Wireless devices to measure process variables such as pressure, temperature, flow, and level have been around since the WirelessHART standard was adopted in 2007 and approved as an international standard, IEC 62591 in 2010.
Given the intervening years since this technology and standard came into our world of process instrumentation and automation, many applications have been installed and proven.In a Wireless Design & Development magazine article, Remote Sensing with WirelessHART Process Transmitters, Emerson’s Haitham Madian highlights applications where process manufacturers and producers have reduced implementation time, project costs, and maintenance costs.
He opens by describing an automated wellhead monitoring application:
…to safely monitor production to ensure product flows continue uninterrupted in a safe manner. They [wellhead wireless sensors] also help guard against over injection, which wastes energy and resources, and possible damage to the well. Remote monitoring also minimizes under injection, which can cause production loss.
Haitham contrasts a wired and wireless approach to sensors. In a wired approach, the transmitter sends data through a twister pair of wires to a distributed control system or other host. Where infrastructure such as cable trays, junction boxes, conduit and other components is not available, the difficulty and cost of installation can be significant.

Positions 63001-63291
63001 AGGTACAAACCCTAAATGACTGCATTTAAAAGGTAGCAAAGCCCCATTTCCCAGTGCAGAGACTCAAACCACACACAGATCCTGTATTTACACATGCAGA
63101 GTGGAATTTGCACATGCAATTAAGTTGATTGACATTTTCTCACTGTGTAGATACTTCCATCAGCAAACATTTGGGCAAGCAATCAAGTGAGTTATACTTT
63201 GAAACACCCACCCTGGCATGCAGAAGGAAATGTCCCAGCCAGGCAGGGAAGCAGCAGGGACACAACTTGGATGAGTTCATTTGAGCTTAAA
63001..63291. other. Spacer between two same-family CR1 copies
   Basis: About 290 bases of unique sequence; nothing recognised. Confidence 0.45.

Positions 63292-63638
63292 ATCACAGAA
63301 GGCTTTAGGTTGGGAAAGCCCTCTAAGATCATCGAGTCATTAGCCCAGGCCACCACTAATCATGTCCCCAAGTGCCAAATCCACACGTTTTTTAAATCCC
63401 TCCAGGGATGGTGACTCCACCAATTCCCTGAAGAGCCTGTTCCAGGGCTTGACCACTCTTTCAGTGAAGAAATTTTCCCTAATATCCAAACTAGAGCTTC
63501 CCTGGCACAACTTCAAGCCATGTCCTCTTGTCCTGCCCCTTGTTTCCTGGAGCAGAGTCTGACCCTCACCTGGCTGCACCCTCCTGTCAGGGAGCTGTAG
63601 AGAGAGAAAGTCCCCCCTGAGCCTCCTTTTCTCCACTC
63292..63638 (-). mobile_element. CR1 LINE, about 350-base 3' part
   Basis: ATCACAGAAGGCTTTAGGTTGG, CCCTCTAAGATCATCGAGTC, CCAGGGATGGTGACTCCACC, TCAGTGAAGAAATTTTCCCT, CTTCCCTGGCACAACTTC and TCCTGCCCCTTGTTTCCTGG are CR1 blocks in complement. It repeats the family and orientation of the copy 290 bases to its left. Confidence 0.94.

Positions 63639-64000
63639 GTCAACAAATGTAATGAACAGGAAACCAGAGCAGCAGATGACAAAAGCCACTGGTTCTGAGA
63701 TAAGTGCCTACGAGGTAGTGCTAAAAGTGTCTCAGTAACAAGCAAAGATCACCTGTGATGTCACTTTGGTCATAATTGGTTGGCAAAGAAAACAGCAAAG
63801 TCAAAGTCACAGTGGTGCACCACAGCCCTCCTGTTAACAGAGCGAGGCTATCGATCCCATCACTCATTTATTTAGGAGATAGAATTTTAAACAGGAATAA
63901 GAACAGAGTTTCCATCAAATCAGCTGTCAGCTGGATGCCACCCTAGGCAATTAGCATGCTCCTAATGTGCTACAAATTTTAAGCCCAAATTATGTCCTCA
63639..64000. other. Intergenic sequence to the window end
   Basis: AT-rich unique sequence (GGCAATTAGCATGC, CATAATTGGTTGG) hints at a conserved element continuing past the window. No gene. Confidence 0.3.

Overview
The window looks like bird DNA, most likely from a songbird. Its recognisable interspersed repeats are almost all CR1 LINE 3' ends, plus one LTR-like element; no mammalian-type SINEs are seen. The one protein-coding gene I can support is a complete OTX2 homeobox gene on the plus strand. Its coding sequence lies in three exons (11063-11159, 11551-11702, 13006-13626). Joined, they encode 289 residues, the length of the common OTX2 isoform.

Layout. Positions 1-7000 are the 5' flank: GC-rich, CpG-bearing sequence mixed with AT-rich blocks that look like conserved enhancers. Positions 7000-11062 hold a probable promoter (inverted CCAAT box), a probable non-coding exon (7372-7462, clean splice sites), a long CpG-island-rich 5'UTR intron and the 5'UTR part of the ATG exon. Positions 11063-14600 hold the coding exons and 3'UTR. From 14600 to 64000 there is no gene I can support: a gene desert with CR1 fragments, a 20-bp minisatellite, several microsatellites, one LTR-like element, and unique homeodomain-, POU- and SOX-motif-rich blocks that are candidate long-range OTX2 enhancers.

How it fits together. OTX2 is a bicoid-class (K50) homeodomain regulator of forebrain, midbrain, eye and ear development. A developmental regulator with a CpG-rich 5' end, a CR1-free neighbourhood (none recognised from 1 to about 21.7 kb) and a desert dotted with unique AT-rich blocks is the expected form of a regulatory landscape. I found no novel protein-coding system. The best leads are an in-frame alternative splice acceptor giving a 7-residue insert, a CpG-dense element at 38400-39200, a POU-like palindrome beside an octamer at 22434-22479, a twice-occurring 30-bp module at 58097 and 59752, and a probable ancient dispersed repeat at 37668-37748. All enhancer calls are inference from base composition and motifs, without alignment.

With wireless devices:
…a radio and antenna convert electronic signals from the transmitter into radio waves, and another antenna and radio at the host convert the waves back into usable information.
Battery-powered wireless transmitters, on the other hand, can be quickly and inexpensively installed anywhere, such as on an offshore platform.
Some applications he highlights include offshore wellhead monitoring, tank farm monitoring, and onshore well monitoring. Oil & gas producer Petróleos Mexicanos (PEMEX) had more than 200 production wells on 50 offshore platforms. Many platforms had limited or no instrumentation power and communications infrastructure to move data back to onshore operations personnel.
Monitoring was done by operating personnel:
…sent each day by boat to platforms up to 50 miles from shore to gather data. This approach was costly, subject to unfavorable weather conditions, delayed important decision-making, and created safety risks.
Wireless sensors and instrumentation was installed:
…to obtain pressure, temperature, and valve position data. The instrumentation on each platform sends wireless data to a local gateway, which transmits the data via satellite to the control system.
In the tank farm application example, a:
…Swedish refinery was using wireless instruments to monitor and control its remote tank farm… but there was no direct Wi-Fi access from the refinery’s main control room to the tank farm gateway. To monitor the wireless network status and configure devices, instrument technicians had to go into the field, and work permits and keys were required for entering the locked facility.
A wireless plant network was added to provide a Wi-Fi connection between the tank farm and central control room, which [hyperlinks added]:
…enables an operator to access the wireless network from any place in the control room or throughout the facility via a laptop equipped with Emerson’s AMS wireless configurator, AMS wireless Snap-On, or TankMaster software.
You can read the article to see Haitham’s third example monitoring widely dispersed onshore oil wells. You can also connect and interact with other wireless experts in the Wireless group in the Emerson Exchange 365 community.